where fline is the total flux of the emission line (in erg s-1 cm-2) and SNB, line and SBB, line are the normalized responses of the filters at the wavelength of the emission line.

Then, defining

Equation A7-A10 (A7)




we obtain fline, fcont,lambda, and the equivalent width of the line (EW) as

Equation A11-A13 (A11)



In order to solve these equations (and obtain the pure emission-line image of the object) we need to determine the beta, gamma, delta, and epsilon parameters. The beta, delta, and epsilon parameters can be easily obtained from the normalized response function of the NB and BB filters given the rest-frame wavelength of the emission-line considered and the recession velocity of the object.

With regard to the gamma parameter two approaches can be followed. First, we can determine the value of the gamma parameter if both the NB and BB images are flux-calibrated just dividing the corresponding calibration factors. However, this parameter can be also measured without flux-calibrating any of the two images. In this sense, we can measure the total counts on both images for a large number of objects with well-known spectral properties in the wavelength range of interest. In the case of the line equivalent width, it is not necessary either to calibrate any of the images since Equation A13 does not depend on gNB or gBB. On the other hand, if we are interested in deriving the emission-line flux (or the continuum flux) of the object at least one of the images should be flux-calibrated.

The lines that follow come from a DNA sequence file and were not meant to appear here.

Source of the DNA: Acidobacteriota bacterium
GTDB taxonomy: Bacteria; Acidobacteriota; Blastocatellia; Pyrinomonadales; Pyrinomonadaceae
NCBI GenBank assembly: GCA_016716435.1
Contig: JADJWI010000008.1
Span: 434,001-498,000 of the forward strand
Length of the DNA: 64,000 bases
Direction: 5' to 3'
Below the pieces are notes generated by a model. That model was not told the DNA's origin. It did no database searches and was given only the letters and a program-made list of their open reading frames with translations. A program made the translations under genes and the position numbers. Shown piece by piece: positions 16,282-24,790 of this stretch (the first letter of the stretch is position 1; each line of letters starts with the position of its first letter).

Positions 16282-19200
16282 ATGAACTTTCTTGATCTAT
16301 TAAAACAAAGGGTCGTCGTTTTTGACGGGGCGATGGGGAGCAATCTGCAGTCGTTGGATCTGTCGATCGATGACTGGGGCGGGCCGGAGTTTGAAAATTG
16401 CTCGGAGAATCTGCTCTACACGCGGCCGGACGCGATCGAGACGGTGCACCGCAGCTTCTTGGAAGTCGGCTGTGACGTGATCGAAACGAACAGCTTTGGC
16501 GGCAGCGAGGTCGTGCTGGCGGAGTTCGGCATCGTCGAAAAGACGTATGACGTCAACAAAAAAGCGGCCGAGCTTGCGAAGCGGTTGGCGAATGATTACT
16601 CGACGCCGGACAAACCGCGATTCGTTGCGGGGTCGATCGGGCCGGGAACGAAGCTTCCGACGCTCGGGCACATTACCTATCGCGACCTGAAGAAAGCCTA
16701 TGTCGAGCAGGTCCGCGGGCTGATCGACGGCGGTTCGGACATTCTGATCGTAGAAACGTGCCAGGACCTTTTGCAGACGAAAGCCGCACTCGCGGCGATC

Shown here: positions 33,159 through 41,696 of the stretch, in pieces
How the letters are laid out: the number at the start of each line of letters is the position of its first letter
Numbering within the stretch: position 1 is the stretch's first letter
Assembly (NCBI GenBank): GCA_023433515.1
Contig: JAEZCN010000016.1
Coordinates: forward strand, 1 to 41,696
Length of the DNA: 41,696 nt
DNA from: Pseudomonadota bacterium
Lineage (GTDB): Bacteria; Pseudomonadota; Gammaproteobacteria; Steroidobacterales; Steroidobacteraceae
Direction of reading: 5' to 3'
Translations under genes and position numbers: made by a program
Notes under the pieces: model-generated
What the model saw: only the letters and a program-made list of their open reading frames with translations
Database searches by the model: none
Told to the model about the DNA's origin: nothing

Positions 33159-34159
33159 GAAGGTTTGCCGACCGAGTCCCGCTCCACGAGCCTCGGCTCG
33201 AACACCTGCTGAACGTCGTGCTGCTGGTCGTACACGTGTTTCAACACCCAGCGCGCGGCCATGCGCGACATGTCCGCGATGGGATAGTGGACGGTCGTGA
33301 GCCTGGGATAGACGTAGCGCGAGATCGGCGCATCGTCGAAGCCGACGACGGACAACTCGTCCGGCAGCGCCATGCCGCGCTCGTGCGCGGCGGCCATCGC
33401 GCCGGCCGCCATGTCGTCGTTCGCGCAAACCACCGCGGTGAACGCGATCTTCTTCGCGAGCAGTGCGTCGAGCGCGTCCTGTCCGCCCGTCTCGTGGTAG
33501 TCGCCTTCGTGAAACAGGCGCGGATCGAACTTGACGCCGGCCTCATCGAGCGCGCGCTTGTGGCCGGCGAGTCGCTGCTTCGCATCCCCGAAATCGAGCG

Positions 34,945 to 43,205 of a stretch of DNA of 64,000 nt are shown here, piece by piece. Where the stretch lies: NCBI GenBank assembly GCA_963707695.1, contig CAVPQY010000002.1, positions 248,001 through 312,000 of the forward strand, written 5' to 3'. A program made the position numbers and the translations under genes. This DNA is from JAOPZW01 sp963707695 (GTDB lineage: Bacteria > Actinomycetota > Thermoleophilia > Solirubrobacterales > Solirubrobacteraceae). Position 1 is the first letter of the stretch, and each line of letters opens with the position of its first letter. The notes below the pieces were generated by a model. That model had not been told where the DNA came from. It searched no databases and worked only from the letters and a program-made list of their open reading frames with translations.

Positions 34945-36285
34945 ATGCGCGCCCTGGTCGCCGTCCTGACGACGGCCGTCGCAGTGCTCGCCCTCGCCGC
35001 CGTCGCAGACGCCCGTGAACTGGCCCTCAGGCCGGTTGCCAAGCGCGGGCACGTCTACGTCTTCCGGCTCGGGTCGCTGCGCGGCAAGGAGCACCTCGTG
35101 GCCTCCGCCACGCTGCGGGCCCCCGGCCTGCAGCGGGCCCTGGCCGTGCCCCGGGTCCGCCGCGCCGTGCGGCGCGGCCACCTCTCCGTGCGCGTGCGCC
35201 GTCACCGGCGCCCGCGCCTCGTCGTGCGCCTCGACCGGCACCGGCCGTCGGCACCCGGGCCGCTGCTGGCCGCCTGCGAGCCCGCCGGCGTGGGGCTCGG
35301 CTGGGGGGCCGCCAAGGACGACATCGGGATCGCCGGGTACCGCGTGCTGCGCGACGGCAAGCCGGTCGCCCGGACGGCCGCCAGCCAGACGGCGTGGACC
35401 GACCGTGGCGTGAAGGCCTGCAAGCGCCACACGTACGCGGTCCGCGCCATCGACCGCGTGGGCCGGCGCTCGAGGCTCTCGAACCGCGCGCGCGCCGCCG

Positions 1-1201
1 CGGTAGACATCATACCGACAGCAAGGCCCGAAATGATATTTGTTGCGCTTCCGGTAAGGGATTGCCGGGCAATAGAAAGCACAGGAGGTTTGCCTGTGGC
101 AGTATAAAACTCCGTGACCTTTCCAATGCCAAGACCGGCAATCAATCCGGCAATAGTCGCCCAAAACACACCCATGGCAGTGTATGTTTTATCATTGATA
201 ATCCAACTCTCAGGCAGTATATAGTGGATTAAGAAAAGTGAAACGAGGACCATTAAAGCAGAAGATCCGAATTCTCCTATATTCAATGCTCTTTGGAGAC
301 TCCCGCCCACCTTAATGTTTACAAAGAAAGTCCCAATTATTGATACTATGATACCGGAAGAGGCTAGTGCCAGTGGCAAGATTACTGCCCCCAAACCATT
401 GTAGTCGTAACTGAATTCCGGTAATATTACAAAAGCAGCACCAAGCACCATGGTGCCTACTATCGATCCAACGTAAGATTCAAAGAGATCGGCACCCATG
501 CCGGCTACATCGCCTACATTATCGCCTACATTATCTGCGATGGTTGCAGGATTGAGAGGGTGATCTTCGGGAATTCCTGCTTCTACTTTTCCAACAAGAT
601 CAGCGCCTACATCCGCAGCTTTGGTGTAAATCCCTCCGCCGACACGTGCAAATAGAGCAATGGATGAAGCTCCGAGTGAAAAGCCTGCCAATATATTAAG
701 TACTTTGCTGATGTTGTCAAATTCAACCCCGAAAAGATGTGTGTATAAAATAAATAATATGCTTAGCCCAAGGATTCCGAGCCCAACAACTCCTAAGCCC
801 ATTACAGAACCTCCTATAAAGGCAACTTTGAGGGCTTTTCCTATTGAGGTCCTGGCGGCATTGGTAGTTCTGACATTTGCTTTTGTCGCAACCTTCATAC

Thus, with regard to the derivation of gamma, if we measure the total counts on both the NB and BB for a number of featureless objects (usually field stars) we get

Equation A14-A15 (A14)


which leads to

Equation A16 (A16)